Ohio, once a leading state, is now decidedly Republican, posing a challenge to Ryan, who is a heavy favorite to win his three-way Democratic primary against progressive Morgan Harper, a former consumer protection attorney, and the Columbus activist and tech executive Traci Johnson. The veteran congressman and 2020 presidential candidate has become a blue-collar crusader fighting for working families while campaigning in sweats and baseball caps.
“He is passionate about fighting for the people of Ohio,” said Michigan Sen. Gary Peters., who heads the Democrats’ Senate campaign arm. “The only person the Republican candidates seem to care about is Donald Trump and whether or not Donald Trump will endorse them.”
Driven by historical trends and Democratic President Joe Biden Deeply unpopular, Republicans are optimistic about retaking the House and Senate in November. A new president’s party almost always loses seats in subsequent midterm elections, and Republicans hope skyrocketing inflation, high energy prices and lingering frustrations over the country’s handling of the COVID-19 pandemic will further boost their votes. prospects.
Meanwhile, Democrats are hoping the GOP, with Trump’s help, will pick candidates so extreme they’ll be ineligible in November.
“With good reason, history tells us that the Democrats are going to lose control of the House,” said Dale Butland, a Democratic strategist in Ohio. “With all rights, we should also lose control of the Senate. However, the only thing that could save us is if the Republicans nominate a bunch of crazy right-wingers who are unacceptable in a general election.”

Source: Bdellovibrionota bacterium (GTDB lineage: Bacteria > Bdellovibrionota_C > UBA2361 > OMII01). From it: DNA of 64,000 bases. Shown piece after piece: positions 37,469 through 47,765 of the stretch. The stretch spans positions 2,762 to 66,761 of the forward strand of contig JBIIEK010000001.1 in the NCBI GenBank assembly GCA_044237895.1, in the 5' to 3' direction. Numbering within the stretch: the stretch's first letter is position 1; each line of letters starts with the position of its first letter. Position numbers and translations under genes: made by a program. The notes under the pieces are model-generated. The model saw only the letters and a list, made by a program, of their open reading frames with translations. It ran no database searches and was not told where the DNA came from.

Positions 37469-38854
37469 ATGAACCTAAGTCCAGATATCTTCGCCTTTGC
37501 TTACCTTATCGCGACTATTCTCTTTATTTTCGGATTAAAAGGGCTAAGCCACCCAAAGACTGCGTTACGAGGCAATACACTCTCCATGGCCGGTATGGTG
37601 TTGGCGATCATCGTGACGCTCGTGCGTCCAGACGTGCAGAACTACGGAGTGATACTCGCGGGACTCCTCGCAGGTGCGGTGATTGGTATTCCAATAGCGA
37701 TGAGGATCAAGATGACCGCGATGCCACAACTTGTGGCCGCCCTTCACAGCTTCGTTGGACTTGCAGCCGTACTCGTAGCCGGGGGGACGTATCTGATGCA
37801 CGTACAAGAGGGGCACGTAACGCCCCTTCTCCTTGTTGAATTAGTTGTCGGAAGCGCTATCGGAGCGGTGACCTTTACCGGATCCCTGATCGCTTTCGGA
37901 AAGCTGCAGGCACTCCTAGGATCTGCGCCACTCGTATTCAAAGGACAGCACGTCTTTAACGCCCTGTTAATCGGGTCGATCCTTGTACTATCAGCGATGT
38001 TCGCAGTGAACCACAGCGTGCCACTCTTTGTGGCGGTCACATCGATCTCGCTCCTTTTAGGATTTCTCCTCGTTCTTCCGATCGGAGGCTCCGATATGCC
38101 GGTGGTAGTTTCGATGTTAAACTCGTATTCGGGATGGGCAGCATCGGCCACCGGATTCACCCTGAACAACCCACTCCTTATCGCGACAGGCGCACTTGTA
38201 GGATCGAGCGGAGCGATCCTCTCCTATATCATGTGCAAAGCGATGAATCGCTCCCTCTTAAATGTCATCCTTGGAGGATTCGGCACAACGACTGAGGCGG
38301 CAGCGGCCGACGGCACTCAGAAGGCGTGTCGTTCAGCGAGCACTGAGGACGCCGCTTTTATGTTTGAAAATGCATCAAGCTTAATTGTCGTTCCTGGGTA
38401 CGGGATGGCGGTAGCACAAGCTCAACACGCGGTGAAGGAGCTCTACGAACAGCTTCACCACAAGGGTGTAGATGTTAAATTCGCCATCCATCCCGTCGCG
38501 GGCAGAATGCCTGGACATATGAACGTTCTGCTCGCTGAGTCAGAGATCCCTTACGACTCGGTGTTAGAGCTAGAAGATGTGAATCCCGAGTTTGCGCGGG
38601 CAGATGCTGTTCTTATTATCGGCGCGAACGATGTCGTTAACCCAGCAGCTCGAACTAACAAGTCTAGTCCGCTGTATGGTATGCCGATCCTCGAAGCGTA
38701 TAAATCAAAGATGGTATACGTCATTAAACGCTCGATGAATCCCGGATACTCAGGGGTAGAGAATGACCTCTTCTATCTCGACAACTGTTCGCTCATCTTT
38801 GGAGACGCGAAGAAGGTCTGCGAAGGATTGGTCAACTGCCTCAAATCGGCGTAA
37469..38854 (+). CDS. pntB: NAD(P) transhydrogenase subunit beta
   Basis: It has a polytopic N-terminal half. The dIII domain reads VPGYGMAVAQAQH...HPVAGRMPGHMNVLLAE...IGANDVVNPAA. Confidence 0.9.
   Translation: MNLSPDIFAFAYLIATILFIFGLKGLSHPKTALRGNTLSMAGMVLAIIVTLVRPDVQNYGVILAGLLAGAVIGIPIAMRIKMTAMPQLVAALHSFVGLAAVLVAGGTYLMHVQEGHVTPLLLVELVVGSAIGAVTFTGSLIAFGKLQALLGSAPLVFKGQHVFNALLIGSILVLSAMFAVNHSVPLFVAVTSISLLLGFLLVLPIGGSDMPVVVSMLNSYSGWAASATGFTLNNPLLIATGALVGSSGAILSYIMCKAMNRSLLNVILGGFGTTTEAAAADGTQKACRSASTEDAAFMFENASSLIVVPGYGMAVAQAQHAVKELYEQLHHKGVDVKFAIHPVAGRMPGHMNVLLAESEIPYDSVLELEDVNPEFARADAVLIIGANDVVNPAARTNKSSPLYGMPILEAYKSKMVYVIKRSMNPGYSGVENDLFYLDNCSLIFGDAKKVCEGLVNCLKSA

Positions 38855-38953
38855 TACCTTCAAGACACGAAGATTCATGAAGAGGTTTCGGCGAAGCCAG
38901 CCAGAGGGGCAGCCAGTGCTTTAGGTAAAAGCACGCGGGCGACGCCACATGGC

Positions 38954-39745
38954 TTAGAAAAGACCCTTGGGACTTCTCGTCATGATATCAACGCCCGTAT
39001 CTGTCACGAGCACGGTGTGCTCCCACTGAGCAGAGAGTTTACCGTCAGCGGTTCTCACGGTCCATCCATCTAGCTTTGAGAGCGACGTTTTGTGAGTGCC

But David Niven, a political science professor at the University of Cincinnati, said either way, the Ohio GOP has been fundamentally transformed, with moderates like Portman and former Ohio governor-turned-Trump critic John Kasich being gradually sidelined by candidates who have mocked separation of church and state, accused Biden of trying to “kill” Trump voters with fentanyl, and repeated lies about the 2020 election.
“Win or lose, this represents the last stand of the traditional Ohio Republican,” Niven said.
While DeWine is strongly positioned to win a second term, he is expected to face considerable conservative backlash for the aggressive COVID-19 mandates he imposed during the first year of the pandemic. DeWine’s three opponents — former U.S. Rep. Jim Renacci, former state Rep. Ron Hood and farmer Joe Blystone — have tapped into that anger but are likely to split the far-right vote. Still, DeWine is taking no chances and has spent millions on advertising during the final weeks of the race. Trump-backed Secretary of State Frank LaRose also sees himself as well positioned to win.
On the Democratic side, Nan Whaley, the former mayor of Dayton, is vying to become Ohio’s first woman elected governor in her race against former Cincinnati Mayor John Cranley. Whaley has the support of US Senator Sherrod Brown, a household name and the state’s top Democrat. Cranley is endorsed by feminist icon Gloria Steinem.
In the House, Republican Max Miller, a former Trump campaign and White House aide, is expected to make it to the GOP nomination in northeast Ohio’s sprawling new 7th district, despite allegations from his ex-girlfriend. , former White House press secretary Stephanie Grisham. , that he became violent with her as her relationship deteriorated. He has denied the charges.
Miller was initially recruited to challenge Republican Rep. Anthony Gonzalez, one of 10 House Republicans who voted to impeach Trump. But González chose to retire in his place.
For Democrats, a rematch pitting one of the left’s rising stars against a new House incumbent will provide another litmus test of the rustbelt influence of the progressive movement. Rep. Shontel Brown is up against progressive activist and former state senator Nina Turner, whom she defeated in a special election last year.
Colvin reported from Washington. Associated Press writers Patrick Orsagas in Columbus and Steve Peoples in New York contributed to this report.